Martine approaches her friend Terry, a struggling car salesman with criminal contacts, and explains that if he can assemble the gang, he’ll be richly rewarded, though she doesn’t tell him the significance of the deposit box. He recruits a small team, including one of his own workers, Eddie, as lookout with a walkie-talkie, and a porn actor Dave, who once made films for a top gangster Lew, who happens to run into him outside the bank.

The gang tunnel their way into the bank-vault, where they loot money and valuables, but Terry is suspicious that Martine only wants one box of photographs. When he escapes with her, he throws off the pursuit, which was by MI5, as planned. By now the police have been alerted by a radio ham who has picked up the ‘chatter’, and Lew learns which boxes are missing, including his own box, full of evidence about his payoffs to bent cops. He notifies a furious Michael in Trinidad, who correctly suspects a fellow-militant’s lover Gale of spying for MI5, and murders her. Lew decides that Dave’s presence outside that particular bank was not a coincidence, and has him tortured for information. Dave gives in, and Lew goes to Terry’s garage to kidnap Eddie the lookout. Meanwhile, a government minister learns that he is also featured in some of the stolen photos, and persuades MI5 to give the robbers new passports and safe passage, in exchange for covering up the scandal.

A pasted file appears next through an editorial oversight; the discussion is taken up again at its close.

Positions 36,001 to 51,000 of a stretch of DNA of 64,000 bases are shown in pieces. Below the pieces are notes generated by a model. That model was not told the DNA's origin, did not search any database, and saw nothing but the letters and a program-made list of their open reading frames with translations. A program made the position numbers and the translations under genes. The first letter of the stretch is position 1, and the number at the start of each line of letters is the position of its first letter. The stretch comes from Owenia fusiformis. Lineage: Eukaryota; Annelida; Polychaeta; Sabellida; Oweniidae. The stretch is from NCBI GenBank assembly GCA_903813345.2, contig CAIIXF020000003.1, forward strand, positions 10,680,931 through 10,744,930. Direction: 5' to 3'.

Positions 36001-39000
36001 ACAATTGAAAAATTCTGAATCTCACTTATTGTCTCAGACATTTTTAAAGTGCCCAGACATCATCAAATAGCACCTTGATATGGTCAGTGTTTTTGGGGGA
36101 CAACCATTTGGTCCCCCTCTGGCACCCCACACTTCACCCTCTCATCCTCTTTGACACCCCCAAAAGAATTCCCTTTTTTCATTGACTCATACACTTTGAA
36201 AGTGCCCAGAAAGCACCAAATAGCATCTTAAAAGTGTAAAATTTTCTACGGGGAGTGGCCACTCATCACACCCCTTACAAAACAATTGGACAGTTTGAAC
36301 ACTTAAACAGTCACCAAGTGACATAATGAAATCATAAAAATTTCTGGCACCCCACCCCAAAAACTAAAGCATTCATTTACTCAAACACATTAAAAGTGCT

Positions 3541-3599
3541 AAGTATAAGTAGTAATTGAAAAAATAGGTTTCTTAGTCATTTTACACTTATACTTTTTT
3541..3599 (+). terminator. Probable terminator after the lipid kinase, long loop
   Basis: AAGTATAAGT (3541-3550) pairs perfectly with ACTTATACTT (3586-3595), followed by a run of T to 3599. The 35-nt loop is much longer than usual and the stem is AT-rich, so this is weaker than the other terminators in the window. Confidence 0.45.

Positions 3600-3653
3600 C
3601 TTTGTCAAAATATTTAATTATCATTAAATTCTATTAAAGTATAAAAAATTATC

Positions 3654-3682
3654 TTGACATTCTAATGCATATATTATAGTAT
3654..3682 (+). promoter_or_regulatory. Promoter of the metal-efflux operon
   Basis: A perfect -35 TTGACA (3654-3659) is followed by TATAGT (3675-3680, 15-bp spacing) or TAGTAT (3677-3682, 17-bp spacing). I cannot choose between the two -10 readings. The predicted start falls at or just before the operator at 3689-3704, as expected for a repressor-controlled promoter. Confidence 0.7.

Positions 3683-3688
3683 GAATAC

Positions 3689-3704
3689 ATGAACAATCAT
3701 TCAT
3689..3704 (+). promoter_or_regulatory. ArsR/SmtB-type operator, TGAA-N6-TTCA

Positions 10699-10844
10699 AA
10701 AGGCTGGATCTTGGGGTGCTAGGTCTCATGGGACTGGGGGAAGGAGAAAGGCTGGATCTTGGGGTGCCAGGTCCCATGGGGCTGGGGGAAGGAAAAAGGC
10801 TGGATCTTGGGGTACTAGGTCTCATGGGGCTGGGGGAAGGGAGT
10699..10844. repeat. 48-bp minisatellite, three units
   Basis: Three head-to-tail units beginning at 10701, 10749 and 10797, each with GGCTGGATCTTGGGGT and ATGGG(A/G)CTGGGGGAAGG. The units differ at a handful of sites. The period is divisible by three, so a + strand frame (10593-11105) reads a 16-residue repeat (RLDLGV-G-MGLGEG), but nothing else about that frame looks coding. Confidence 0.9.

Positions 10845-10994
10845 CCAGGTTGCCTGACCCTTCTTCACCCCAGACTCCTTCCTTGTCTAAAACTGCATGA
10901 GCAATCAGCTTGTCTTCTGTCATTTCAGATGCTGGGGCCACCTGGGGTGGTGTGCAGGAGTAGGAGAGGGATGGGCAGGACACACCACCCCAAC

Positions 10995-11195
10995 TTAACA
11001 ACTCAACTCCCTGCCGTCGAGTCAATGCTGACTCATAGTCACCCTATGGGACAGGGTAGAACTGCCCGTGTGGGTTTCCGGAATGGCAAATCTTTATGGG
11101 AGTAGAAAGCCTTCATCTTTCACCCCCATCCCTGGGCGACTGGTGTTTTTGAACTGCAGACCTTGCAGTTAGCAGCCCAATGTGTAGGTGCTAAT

One of Lew’s bent police shoots Dave and threatens to shoot Eddie unless Lew gets his evidence back. Terry agrees to deliver it to him at Paddington station, but has meanwhile passed on the details to an honest cop Roy, who alerts MI5 agents, whom Lew recognises, and he and his corrupt cops make a run for it. Terry pursues Lew and there is a fight, broken up by Roy, who arrests Lew and his colleagues. In Trinidad, Michael is also arrested. With his freedom and his new passport, Terry and his family are seen enjoying a carefree life on their small motor yacht off a sunny beach.